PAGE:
In mathematical terms, radioactive decay is governed by a simple exponential formula, taught in many high school math classes: P is the amount after time t, and L is the decay constant for the radioactive isotope.This decay constant L can be expressed in terms of the half life T (the time it takes for one-half of the material to decay) as L = log(2) / T, where log(2) = 0.693147... In other words, if we know P, or even merely their ratio, we can solve the above equation for the time t.
Radiometric dating is rooted in the rates of radioactive decay of various isotopes, which rates have been measured carefully in numerous laboratories beginning in the early 20th century.
Radioactive decay is in turn a very basic physical phenomenon, well understood as a consequence of quantum mechanics.
The corresponding dates obtained from these isochrons (based on the slopes of the lines), together with statistical standard deviations, are: 4.396 ± 0.18, 3.673 ± 0.014, 2.991 ± 0.15, and 4.478 ± 0.034 (each figure is in billions of years). But with the advent of mass spectrometry beginning in the 1970s, even very small samples can now be accurately dated.
For example, the "SHRIMP" ion microprobe now in use in numerous laboratories around the world can reliably measure U-Pb and Pb-Pb ages from spots only 0.02 mm (i.e., 20 micrometers) in size within a zircon crystal [Dalrymple2004, pg. It should be emphasized, though, that even relatively unsophisticated equipment can perform radiometric measurements of dates fairly well.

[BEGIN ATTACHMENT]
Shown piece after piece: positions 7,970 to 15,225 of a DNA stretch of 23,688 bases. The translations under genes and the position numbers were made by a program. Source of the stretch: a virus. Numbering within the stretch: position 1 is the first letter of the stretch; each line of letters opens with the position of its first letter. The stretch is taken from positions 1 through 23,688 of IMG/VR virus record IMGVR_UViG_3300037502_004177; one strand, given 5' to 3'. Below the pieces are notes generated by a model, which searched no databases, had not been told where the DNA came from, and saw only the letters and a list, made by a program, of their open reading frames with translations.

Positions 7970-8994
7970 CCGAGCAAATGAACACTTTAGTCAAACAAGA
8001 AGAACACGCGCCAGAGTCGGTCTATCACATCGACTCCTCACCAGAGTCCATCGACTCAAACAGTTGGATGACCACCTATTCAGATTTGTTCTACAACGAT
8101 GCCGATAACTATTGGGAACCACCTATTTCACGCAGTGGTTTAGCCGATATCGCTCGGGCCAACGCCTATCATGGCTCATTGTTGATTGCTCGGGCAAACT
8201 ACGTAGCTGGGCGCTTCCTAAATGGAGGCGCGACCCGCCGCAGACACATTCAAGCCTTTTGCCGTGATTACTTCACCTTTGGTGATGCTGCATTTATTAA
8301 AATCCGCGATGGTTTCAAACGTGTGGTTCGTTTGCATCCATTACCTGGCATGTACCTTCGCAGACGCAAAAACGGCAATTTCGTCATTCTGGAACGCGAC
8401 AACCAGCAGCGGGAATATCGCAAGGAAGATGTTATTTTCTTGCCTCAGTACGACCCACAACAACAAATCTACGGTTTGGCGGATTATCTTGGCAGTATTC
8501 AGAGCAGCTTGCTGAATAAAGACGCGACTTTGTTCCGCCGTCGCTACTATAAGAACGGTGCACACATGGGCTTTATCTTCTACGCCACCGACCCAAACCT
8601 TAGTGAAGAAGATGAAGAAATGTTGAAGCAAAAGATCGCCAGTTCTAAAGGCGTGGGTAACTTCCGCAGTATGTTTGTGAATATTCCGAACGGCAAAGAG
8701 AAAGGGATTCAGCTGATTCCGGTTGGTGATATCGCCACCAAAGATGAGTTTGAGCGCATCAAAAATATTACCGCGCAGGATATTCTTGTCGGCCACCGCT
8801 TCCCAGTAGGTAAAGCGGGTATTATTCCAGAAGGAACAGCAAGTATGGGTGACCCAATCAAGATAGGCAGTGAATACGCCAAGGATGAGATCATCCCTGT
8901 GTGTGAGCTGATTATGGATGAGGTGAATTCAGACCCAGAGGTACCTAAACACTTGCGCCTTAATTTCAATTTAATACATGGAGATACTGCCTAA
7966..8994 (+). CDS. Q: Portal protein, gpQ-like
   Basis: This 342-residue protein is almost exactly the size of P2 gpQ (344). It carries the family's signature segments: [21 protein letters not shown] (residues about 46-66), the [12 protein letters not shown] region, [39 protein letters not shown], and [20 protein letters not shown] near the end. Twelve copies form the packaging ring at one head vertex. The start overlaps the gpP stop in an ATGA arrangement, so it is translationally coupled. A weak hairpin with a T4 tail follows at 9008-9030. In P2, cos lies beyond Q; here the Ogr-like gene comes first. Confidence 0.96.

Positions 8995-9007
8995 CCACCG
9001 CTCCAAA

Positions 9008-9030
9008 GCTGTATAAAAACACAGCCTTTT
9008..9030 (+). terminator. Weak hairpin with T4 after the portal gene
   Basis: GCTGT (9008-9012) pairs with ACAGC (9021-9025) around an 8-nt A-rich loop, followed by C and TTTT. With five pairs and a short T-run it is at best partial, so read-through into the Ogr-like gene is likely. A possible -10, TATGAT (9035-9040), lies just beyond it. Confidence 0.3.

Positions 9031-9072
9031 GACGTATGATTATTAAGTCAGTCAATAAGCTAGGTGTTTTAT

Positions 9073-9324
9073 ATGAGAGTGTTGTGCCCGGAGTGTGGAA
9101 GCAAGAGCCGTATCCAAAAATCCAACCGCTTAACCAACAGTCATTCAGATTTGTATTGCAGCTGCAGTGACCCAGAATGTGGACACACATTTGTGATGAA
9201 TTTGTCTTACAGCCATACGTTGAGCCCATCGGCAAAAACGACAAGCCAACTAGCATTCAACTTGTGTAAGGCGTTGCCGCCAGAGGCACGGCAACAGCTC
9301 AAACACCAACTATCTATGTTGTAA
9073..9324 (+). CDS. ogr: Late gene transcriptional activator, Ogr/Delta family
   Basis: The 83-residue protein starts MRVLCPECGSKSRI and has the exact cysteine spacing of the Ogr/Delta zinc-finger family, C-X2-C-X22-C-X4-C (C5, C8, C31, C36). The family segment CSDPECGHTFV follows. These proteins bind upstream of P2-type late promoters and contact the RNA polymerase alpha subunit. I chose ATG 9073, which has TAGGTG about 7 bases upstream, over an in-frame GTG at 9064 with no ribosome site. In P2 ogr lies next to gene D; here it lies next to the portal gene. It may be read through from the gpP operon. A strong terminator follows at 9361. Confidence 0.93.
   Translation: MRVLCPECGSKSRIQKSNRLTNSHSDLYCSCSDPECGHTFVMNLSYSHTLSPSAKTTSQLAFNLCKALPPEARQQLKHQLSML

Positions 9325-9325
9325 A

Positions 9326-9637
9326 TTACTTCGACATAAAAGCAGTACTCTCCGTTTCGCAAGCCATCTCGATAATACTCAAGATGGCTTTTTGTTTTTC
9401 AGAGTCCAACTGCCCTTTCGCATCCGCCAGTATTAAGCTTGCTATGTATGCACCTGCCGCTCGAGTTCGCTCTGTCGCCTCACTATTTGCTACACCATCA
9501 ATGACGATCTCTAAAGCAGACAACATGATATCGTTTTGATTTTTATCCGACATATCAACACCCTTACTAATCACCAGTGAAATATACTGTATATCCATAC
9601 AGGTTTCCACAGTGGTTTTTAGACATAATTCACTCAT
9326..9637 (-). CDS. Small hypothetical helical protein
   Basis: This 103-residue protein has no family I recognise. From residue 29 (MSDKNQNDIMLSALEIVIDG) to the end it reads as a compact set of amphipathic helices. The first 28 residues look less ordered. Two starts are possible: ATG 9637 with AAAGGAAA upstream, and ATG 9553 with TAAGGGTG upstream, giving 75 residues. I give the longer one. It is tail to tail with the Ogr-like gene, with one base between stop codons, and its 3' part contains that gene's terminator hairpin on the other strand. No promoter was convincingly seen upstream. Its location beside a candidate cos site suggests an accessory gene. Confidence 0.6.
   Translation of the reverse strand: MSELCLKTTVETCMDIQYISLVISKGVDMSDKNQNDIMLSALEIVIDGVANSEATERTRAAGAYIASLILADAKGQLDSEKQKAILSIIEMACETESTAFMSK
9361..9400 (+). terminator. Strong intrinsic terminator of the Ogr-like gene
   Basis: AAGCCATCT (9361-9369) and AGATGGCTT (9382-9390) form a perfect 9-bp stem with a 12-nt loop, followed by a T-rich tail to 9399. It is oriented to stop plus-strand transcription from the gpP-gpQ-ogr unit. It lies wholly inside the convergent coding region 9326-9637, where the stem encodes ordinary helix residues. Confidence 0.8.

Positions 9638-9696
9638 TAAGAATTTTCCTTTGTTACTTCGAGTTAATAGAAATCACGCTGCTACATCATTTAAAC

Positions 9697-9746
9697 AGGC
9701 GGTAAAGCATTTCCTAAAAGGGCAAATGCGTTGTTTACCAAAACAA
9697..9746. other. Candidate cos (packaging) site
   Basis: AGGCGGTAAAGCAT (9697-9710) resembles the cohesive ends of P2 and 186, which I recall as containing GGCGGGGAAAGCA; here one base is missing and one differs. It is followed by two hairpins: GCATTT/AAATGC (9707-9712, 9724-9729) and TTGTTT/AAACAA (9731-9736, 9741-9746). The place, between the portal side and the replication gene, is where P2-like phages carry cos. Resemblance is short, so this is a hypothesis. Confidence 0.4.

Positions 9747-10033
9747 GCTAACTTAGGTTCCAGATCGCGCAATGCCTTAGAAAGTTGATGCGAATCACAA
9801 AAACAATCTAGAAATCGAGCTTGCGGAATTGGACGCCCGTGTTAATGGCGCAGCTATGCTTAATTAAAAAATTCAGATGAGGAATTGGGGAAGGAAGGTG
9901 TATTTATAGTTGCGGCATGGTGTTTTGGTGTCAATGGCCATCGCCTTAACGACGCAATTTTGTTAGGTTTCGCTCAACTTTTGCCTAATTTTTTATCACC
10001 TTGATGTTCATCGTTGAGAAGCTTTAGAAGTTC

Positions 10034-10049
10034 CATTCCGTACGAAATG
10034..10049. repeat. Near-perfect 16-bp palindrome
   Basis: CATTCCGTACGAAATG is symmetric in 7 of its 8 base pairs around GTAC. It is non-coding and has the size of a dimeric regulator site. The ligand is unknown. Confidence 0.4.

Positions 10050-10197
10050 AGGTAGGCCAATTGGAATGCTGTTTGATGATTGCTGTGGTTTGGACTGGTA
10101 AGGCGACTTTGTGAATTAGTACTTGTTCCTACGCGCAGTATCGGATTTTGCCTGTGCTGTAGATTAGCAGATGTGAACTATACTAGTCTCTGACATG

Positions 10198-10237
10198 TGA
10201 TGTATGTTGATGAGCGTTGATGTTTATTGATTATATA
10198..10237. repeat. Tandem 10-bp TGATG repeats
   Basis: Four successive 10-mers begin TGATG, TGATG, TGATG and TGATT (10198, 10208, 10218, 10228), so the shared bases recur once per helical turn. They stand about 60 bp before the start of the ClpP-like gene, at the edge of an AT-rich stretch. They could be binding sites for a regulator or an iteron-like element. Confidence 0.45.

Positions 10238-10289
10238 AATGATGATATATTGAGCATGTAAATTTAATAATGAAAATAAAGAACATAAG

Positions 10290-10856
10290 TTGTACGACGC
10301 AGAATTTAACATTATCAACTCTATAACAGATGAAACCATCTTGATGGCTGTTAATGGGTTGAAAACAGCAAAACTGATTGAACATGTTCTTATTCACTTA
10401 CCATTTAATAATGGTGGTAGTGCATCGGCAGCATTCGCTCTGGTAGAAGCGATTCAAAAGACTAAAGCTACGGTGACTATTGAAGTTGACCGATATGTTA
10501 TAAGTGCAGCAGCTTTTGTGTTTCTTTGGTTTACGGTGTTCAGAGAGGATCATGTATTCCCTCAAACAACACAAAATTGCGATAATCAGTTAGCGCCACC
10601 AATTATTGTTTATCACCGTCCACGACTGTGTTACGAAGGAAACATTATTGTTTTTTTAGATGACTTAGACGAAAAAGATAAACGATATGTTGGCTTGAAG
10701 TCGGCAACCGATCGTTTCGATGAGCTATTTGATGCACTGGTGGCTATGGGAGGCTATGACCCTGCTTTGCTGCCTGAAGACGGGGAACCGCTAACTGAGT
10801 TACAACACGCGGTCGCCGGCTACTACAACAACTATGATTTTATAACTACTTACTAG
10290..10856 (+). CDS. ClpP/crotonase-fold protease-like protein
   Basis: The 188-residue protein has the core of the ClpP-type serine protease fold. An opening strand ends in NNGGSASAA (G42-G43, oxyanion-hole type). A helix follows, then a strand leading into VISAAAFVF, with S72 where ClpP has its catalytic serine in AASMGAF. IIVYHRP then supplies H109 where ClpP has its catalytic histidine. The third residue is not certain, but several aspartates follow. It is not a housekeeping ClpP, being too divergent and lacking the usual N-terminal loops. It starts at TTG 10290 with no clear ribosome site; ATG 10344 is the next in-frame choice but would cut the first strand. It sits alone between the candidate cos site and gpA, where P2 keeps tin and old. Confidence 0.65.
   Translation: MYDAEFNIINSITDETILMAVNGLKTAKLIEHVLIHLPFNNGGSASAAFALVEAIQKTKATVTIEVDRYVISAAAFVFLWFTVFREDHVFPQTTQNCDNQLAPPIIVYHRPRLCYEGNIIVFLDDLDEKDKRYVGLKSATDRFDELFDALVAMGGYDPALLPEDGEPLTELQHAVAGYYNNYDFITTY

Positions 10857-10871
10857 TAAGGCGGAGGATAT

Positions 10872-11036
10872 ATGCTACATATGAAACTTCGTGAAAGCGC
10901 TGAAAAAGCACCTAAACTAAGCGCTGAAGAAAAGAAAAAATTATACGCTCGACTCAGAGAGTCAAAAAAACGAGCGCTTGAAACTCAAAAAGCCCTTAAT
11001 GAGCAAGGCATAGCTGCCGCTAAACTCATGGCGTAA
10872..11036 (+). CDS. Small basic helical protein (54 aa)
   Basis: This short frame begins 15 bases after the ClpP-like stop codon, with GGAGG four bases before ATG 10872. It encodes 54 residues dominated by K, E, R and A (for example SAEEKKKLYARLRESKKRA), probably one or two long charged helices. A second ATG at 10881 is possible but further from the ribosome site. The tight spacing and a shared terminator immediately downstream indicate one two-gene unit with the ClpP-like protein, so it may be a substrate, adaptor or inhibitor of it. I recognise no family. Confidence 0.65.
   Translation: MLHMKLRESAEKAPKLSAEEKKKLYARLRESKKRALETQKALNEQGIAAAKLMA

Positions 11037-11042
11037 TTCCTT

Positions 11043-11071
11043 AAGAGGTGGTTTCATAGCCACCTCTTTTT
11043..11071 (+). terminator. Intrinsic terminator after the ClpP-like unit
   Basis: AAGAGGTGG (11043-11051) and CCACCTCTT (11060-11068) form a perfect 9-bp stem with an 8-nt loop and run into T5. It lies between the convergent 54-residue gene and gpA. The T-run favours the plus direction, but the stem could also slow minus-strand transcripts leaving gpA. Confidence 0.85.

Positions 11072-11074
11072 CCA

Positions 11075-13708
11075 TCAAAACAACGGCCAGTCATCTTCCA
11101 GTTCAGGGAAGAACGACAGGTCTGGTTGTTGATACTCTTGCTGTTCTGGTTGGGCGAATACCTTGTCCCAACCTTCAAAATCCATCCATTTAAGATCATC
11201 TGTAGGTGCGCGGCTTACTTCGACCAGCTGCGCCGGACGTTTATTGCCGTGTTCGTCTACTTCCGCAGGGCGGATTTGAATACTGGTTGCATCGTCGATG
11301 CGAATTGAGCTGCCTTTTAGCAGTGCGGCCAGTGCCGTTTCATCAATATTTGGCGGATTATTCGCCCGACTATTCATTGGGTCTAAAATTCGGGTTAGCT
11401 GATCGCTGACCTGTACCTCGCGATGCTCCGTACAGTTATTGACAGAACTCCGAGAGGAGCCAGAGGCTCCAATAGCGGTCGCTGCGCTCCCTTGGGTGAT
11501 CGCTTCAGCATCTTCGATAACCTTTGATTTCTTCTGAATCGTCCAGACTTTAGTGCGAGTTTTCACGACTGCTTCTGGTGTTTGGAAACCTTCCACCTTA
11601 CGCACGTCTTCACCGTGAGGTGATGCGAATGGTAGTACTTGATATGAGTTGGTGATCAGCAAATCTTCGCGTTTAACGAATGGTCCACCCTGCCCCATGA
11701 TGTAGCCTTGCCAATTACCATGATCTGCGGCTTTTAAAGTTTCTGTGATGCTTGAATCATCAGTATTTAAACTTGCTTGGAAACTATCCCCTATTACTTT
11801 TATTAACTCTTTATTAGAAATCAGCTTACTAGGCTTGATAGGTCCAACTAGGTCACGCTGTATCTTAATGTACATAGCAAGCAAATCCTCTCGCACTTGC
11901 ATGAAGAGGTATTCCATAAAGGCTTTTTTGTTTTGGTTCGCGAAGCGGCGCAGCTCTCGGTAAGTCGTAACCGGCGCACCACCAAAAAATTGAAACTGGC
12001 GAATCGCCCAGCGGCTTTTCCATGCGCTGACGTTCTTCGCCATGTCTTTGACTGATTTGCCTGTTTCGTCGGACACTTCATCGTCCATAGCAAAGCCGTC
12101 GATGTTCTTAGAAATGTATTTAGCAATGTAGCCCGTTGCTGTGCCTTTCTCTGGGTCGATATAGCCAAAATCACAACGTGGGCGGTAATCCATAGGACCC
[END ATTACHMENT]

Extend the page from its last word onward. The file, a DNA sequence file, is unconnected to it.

The half-life T of this decay has been measured in careful laboratory measurements as T = 48.8 billion years.
On the other hand, strontium-86 is a stable isotope.
Con All radioactive dating except Carbon 14 are based on atoms found in igneous rocks. So radioactive dating can be used to directly date fossils. However Carbon 14 has a relatively short half life so it cannot be used on fossils much older than 50,000 years which makes it useful for anthropology but not geo history.
Also most fossils no longer contain Carbon they have been turned to stone.
Note how breathtakingly close these points are to the fitted lines (thus confirming with high statistical confidence the validity of the resulting dates): The data for the first graph (upper left) is a set of measurements of basaltic achondrites (meteorites) in [Basaltic1981, pg.